Department of Microbiology & Immunology

Columbia University in the City of New York
Saul J. Silverstein, Ph.D.
Professor of Microbiology & Immunology
Ph.D., University of Florida
Establishment, maintenance and reactivation from latency by varicella zoster virus

Research
The laboratory uses Varicella Zoster virus (VZV) to study virus latency. VZV is the causative agent of chicken pox (Varicella) and shingles (zoster). Following the productive infection that results in varicella the virus takes up residence in the neurons of the dorsal root ganglia and lays in wait to reactivate from latency.

We are particularly interested in deciphering the steps that lead to establishment of latency and reactivation of dormant virus from latency to cause zoster. During latency VZV expresses a number of transcripts that encode regulatory proteins and other proteins that are important for virus DNA replication. These proteins accumulate in the nucleus during lytic replication of the virus. However, in latently infected neurons they are predominantly found in the cytoplasm. We are interested in understanding how the neuron selectively partitions these proteins to the cytoplasm. Towards that end we have developed in vitro systems that recapitulate the VZV life cycle. We use these systems to identify host proteins that interact with and regulate protein localization.

Selected Publications

  1. Walters, M.S., Kinchington, P.R., Banfield, B.W. and Silverstein, S.J. (2010) Hyperphosphorylation of Histone Deacetylase 2 by Alphaherpesvirus US3 Kinases. J. Virol. 84: 9666-9676. pdf
  2. Walters, M.S., Kyratsous, C.A., and Silverstein, S.J. (2010) The RING Finger Domain of Varicella-Zoster Virus ORF61p has E3 Ubiquitin Ligase Activity That is Essential for Efficient Autoubiquitination and Dispersion of Sp100-Containing Nuclear Bodies. J. Virol. 84: 6861-6865. pdf
  3. Mueller, N.H., Walters, M.S., Marcus, R.A., Graf, L.L., Prenni, J., Gilden, D., Silverstein, S.J. and Cohrs, R.J. (2010) Identification of Phosphorylated Residues on Varicella-Zoster Virus Immediate-Early Protein ORF63 J. Gen. Virol. 91: 1133-1137. pdf
  4. Kyratsous, C.A., Walters, M.S., Panagiotidis, C.A. and Silverstein, S.J. (2009) Complementation of a Herpes Simplex Virus ICP0 null mutant by Varicella Zoster Virus ORF61p. J. Virol. 83: 10637-10643. pdf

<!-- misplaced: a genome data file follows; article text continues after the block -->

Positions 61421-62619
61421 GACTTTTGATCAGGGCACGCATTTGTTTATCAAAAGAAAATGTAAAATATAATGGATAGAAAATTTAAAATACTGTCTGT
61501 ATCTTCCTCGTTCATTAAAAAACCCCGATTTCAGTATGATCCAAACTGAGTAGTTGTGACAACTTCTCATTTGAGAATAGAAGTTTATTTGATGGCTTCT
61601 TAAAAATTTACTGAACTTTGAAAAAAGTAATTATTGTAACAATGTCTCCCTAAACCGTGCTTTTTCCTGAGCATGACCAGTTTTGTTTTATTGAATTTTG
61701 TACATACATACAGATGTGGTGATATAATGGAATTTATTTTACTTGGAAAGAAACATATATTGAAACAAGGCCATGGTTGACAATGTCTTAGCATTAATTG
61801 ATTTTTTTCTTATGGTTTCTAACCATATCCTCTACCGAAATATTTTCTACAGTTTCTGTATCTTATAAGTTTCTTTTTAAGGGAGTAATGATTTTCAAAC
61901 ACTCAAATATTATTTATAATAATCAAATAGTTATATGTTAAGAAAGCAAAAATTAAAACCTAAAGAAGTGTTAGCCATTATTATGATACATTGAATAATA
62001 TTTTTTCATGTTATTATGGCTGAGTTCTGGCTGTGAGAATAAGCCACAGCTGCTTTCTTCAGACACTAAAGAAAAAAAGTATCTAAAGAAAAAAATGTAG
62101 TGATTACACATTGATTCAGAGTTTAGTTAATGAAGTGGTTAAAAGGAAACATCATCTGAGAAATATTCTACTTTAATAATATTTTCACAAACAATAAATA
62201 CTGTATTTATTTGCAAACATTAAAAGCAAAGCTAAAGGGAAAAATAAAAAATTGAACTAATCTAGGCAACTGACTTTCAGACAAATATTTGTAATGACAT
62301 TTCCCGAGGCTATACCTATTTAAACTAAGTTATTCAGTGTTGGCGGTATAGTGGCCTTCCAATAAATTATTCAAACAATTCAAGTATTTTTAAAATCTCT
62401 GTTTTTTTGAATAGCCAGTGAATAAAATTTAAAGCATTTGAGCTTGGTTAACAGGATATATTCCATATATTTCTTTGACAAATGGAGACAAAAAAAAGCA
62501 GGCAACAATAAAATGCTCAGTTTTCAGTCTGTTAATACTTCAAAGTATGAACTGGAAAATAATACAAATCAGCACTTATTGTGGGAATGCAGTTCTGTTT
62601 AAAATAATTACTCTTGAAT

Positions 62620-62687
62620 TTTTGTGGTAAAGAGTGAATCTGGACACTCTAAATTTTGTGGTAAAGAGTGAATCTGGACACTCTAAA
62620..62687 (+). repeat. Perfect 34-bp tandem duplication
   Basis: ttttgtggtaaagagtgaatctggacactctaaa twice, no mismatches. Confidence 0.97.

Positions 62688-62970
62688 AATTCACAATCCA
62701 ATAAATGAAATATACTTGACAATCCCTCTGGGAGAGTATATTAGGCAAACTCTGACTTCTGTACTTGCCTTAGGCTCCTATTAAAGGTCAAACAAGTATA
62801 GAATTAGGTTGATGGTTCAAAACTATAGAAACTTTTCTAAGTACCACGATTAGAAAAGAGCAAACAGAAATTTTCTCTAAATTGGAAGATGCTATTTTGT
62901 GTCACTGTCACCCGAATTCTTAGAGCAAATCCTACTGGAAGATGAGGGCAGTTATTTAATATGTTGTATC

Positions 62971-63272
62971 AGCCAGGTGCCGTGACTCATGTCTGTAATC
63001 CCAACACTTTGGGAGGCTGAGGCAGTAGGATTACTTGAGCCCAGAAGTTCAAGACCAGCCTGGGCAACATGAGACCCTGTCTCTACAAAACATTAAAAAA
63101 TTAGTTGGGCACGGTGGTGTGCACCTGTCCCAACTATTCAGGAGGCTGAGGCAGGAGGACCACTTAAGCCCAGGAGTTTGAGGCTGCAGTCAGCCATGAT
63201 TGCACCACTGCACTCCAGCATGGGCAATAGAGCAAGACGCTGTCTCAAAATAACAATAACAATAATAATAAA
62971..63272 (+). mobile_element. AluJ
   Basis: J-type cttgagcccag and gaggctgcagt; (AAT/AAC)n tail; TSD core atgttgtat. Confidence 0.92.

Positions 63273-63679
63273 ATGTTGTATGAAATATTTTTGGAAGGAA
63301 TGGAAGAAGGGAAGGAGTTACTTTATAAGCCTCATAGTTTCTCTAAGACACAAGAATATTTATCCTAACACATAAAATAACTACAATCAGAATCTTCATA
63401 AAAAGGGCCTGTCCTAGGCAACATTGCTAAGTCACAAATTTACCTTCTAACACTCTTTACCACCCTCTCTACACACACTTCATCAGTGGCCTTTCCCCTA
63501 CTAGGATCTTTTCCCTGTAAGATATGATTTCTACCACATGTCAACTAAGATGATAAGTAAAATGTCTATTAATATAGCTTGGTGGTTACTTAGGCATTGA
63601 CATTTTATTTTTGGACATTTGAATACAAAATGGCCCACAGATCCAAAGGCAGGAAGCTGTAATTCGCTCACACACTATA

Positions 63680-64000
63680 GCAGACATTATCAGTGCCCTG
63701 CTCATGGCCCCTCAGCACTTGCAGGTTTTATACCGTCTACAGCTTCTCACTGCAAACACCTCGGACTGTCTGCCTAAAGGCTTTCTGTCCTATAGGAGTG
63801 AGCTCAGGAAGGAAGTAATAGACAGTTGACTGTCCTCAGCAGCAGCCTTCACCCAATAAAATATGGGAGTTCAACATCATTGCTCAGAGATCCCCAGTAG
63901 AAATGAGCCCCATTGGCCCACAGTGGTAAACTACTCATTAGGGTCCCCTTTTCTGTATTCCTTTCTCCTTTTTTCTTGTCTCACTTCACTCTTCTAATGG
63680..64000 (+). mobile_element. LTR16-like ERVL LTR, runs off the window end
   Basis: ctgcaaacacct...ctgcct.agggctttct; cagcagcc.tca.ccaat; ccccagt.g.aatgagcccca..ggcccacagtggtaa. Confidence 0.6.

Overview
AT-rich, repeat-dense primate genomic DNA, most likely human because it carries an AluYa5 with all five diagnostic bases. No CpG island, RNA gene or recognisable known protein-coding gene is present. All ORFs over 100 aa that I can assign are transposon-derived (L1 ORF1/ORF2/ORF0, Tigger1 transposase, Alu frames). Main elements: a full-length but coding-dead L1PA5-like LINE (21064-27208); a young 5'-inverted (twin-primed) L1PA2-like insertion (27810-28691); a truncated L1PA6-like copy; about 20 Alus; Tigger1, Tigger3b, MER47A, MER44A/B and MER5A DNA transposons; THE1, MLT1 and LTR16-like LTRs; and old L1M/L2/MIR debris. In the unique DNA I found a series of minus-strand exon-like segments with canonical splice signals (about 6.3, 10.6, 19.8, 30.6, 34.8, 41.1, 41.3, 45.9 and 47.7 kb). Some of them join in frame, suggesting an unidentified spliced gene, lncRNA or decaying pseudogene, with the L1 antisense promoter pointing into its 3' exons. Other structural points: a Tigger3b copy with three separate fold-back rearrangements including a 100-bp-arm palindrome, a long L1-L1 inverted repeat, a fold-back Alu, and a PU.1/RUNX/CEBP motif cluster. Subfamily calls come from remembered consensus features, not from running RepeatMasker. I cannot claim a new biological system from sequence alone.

5. Walters, M.S., Erazo, A., Kinchington, P.R. and Silverstein, S.J. (2009) Histone Deacetylase 1 and 2 are Phosphorylated at Novel Sites During Varicella Zoster Virus Infection. J. Virol. 83: 11502-11513. pdf
  6. Kyratsous, C.A. and Silverstein, S.J. (2009) Components of Nuclear Domain 10 bodies Regulate Varicella Zoster Virus Replication. J. Virol. 83: 4262-4274. pdf
  7. Kyratsous, C.A., DeLong, C., Silverstein, S.J. and Panagiotidis, C.A. (2009) Chaperone-fusion Expression Plasmid Vectors for Improved Solubility of Recombinant Proteins in Escherichia coli. Gene 440: 9-15. pdf
  8. Kyratsous, C.A. and Silverstein, S.J. (2008) The co-chaperone BAG3 regulates Herpes Simplex Virus replication. Proc. Natl. Acad. Sci. U.S.A. 105: 20912-20917. pdf
  9. Walters, M.S., Kyratsous, C.A., Wan, S. and Silverstein, S.J. (2008) Nuclear Import of the Varicella Zoster Virus Latency-Associated Protein ORF63 in Primary Neurons Requires Expression of the Lytic Protein ORF61 and Occurs in a Proteasome-Dependent Manner. J. Virol. 82: 8673-8686.pdf
  10. Kyratsous, C.A. and Silverstein, S.J. (2007) BAG3, a Host Co-chaperone, Facilitates Varicella Zoster Virus Replication. J. Virol. 81: 7491-7503. pdf
  11. Storrs, C.H. and Silverstein, S.J. (2007) PATJ a Tight Junction-Associated PDZ Protein is a Novel Degradation Target of High-Risk HPV E6 and the Alternatively Spliced Isoform 18 E6*. J. Virol. 81: 4080-4090. pdf
  12. Stallings, C.L. and Silverstein, S.J. (2006) Posttranslational Modification and Cell-Type Specific Degradation of Varicella Zoster Virus ORF29p. J. Virol. 80: 10836-10846. pdf
  13. Schwartz, J.A., Brittle, E.E., Reynolds, A.E., Enquist, L.W. and Silverstein, S.J. (2006) UL54-Null Pseudorabies Virus Is Attenuated In Mice but Productively Infects Cells In Culture. J. Virol. 80: 769-784. pdf
  14. Stallings, C.L., Duigou, G.J., Gershon, A.A., Gershon, M.D. and S.J. Silverstein. (2006) The Cellular Localization Pattern of Varicella Zoster Virus ORF29p is Influenced by Proteasome-Mediated Degradation. J. Virol. 80: 1497-1512. pdf
  15. Stallings, C.L. and Silverstein, S.J. (2005) Dissection of a Novel Nuclear Localization Signal in ORF29 of Varicella Zoster Virus. J. Virol. 79: 13070-13081. pdf

Professor Saul J. Silverstein
Phone: 212-305-8149
Fax: 212-305-5106
Email:  sjs6@columbia.edu


Department of Microbiology & Immunology, Columbia University + 701 W. 168 St., HHSC 1208 New York, NY 10032 Tel. 212-305-3647